- 0Dec 1, '12 by nursel56 GuideI work in home care also, so I know accounting for the use of narcotics is sketchy even when patient/client's have skilled nursing. It's also medicaid/medicare fraud, which really angers me especially in days of budget cuts when our deserving people are getting their benefits cut, and legitimate agencies end up in a crisis asking their nurses to take half-pay for 3 weeks until the state got it's act together, which happened to me. Sorry, just venting a little about this.
I see this as two issues, though. The second is that you are aware of criminal activity and not reporting it to the physician, the state, or the police. You may have a legal liability there as well. I would check with your BON and whatever mandatory reporting laws may apply to healthcare professionals. My state is very strict about that.
Your recovery and ability to retain your license are the most important things in your life. This job could put those things at risk. I know it's tough, and wish you the very best.
- 2Dec 1, '12 by itsmejuli GuideIf I was in your shoes I'd quit that job then I'd report the patients, the agency and the MDs for contributing to narcotic drug abuse and illegal sales.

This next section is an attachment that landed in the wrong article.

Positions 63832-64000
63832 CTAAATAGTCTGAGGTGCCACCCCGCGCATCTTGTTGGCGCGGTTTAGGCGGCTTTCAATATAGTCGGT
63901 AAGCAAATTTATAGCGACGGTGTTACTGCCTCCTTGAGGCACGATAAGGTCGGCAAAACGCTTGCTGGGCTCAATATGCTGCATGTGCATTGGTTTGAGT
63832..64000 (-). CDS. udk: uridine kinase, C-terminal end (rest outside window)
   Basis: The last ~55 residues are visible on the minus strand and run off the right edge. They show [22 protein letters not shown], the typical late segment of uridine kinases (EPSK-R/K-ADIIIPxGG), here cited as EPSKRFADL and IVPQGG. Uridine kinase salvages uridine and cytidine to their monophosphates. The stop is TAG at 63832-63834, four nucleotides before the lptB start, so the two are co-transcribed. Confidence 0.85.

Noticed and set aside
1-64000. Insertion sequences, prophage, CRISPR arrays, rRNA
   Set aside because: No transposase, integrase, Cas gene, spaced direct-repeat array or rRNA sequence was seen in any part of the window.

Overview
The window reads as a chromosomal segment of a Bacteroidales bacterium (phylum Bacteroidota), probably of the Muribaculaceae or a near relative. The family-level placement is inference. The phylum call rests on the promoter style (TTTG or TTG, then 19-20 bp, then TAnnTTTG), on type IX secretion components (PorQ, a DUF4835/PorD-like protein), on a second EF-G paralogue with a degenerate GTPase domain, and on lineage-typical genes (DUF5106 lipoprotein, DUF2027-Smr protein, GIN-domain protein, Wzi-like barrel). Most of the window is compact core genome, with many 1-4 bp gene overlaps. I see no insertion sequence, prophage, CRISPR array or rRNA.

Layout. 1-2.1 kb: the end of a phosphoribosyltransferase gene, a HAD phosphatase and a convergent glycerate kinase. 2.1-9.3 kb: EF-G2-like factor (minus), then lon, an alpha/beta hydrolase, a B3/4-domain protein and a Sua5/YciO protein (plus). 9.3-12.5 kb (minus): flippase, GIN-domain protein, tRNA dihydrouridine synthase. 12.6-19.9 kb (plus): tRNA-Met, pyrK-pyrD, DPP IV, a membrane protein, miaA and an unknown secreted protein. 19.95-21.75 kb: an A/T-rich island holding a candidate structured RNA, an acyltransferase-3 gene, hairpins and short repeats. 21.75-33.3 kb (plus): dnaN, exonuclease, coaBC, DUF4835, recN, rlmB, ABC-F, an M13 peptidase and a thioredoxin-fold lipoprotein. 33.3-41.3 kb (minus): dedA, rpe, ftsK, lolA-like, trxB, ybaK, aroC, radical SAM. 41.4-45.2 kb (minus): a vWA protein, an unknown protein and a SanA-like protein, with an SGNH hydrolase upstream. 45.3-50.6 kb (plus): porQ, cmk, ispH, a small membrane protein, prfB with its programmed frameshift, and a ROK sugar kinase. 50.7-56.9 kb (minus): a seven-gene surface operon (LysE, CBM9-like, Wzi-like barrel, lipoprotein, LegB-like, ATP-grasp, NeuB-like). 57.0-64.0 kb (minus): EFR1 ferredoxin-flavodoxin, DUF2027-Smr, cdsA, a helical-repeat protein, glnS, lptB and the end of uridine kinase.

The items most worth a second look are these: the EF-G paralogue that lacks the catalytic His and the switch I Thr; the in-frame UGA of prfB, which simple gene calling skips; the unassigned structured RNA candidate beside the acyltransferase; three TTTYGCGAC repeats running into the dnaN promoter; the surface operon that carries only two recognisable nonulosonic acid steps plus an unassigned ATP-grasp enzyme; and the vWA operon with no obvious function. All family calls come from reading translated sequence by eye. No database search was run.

I have a real hate on for narcotic abuse because my oldest son barely escaped with his life from opiate drug abuse.
- 0Dec 1, '12 by godivaThanks, everyone. Unfortunately, it is the only job I could find. The DON said she will make sure I get patients that aren't abusing their narcs or patients without narcotics, so that makes me feel a little better. I don't care what the agency does so long as my name isn't on the chart as case manager. The DON is sympathetic, but the owner of the company does not want us reporting things because the vast majority of our clientele is selling their narcs for money to live on. We are so small that we can't afford to lose business.
How do you guys document things when you have similar findings? And what state are you in?
- 0Dec 2, '12 by Mom2boysRNWow! Well I'm in IL. Probably most of my patients have a Rx for narcs of some sort. When we do a soc we compare their d/c med list to their pill bottles to make sure they have everything they are supposed to. If there are discrepancies we will contact the MD. As for keeping track of narcs, we don't do that. I have a med box fill that I do where the husband reported to me that the wife was taking extra Lorazepam out of the bottle rather than just taking what was in her pill box, there was no prn dosing for her. I called and reported to the MD and noted it in my visit note. I also did teaching on the dangers of taking extra. I reported it to my boss also, I wanted them to be aware since we were short a couple of times because of this. I told them they can send me to pee in a cup any time they want to.
I would have a hard time with it if I knew meds were being sold. I would ask to be removed from those cases and I would start looking for a new job stat, if I could afford to I'd just quit. Make sure you cya and be very careful, this could be dangerous for you!